(WASHINGTON) -- In a letter written directly to Chinese President Hu Jintao, a bipartisan group of five senators urges the Chinese government to take steps to protect the safety and well-being of Chinese dissident Chen Guangcheng, his family and associates. Guangcheng captured international headlines earlier this month after escaping house arrest and seeking refuge at the U.S. embassy in Beijing.
“We strongly urge your government to take all necessary measures to cease the harassment of Mr. Chen, his relatives and associates,” the letter says, “and to guarantee their safety and security while respecting their right to travel freely within and outside China.”
The letter was penned by Senators Marco Rubio, R-Fla., Jim Inhofe, R-Okla., Jim DeMint, R-S.C., Sherrod Brown, D-Ohio, and Bob Menendez, D-N.J.
But, Sen. Marco Rubio, a potential contender to be Romney’s vice president candidate, took the lead, his office says -- a move potentially intended to beef up the junior senator’s foreign policy chops and leadership in the Senate.
Rubio argued earlier this month on Fox News Sunday that the incident shows the administration’s “unwillingness to forcefully assert America’s values.”
“This crisis is a reminder of what we’re dealing with in China, and we hope that there are reformers in that government that are pushing for a more open system, but what we know for a fact we’re dealing with now are people who are paranoid and are control freaks in a totalitarian system,” he said earlier this month.
Earlier Tuesday, Guangcheng called into a congressional hearing Tuesday to tell the American people, “I am not a hero.”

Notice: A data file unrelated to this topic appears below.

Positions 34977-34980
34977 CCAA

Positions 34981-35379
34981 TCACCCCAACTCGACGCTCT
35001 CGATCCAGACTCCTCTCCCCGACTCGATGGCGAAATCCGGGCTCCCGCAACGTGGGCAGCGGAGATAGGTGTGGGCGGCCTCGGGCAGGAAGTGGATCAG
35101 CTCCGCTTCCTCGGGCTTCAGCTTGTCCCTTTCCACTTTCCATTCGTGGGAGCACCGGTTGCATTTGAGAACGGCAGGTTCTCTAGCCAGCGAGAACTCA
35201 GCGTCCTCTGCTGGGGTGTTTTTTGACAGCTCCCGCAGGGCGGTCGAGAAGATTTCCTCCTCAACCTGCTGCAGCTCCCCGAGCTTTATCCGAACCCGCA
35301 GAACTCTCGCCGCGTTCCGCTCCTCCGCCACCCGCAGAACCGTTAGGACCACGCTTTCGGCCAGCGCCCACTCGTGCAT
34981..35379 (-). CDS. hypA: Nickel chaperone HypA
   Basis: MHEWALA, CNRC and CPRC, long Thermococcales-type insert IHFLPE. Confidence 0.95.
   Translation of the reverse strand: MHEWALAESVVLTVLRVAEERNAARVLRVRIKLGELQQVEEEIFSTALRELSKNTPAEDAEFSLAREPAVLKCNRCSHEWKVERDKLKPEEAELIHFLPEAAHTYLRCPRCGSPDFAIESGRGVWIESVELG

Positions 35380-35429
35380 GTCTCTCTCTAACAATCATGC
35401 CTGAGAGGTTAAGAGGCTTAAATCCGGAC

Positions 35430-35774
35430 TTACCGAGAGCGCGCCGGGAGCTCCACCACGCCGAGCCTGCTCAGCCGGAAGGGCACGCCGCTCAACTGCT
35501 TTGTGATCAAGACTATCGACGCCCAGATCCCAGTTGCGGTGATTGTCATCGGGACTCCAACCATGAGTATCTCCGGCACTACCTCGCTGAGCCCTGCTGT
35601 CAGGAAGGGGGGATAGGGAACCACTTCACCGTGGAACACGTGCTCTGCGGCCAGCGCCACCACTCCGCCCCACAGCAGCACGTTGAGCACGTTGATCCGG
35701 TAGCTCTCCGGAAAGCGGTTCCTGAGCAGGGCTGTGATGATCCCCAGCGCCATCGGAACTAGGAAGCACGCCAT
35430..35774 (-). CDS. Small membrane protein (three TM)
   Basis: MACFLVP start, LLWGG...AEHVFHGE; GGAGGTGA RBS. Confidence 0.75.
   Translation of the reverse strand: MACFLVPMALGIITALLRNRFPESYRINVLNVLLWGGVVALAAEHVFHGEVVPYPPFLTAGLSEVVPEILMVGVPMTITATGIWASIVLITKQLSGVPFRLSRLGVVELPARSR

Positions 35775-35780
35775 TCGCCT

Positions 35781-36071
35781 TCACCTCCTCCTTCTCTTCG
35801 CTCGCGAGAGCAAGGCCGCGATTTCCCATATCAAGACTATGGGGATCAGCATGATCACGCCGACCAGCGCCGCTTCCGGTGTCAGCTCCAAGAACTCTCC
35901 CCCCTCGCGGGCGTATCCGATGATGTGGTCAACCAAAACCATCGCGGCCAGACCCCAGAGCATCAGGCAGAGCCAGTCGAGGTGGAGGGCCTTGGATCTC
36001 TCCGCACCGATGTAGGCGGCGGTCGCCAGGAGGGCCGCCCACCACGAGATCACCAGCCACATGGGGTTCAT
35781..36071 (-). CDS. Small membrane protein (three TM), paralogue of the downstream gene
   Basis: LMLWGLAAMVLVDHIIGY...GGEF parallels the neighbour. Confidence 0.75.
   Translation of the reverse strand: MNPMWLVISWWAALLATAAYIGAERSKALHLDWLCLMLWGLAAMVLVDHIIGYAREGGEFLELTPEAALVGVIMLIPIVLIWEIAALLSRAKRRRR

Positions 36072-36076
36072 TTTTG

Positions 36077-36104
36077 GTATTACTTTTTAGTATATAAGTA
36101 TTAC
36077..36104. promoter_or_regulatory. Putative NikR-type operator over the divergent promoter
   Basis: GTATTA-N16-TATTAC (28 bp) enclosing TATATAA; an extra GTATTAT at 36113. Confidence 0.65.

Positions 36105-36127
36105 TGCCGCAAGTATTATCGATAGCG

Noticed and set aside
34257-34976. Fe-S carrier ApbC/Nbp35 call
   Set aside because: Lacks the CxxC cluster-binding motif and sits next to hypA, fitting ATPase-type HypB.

It’s the second time that Chen, who was arrested in 2005 for condemning China’s one child per couple law, has called into a hearing in the past two weeks after he phoned into a Congressional-Executive Commission on China hearing May 3.
“I want to extend my gratitude and thankfulness to all those who care and love my family and myself, and our situation, especially the American people who show their care about the quality of justice as a universal value and I’m very grateful to all of you,” Chen, 41, said on the call Tuesday. “I am not a hero. I’m just doing what my conscience asks me to do. I cannot be silent when facing these evils against women and children.”
After hiding out in the U.S. embassy for a few days, Chen eventually sought medical treatment at Chaoyang Hospital in Beijing after being told that Chinese officials would have killed his wife if he had remained at the embassy.
Chen is still awaiting an exit permit to study in the United States after accepting an invitation from New York University. State Department spokeswoman Victoria Nuland said that visas for Chen and his family have already been approved and the hang-up is apparently in the hands of the Chinese.
Copyright 2012 ABC News Radio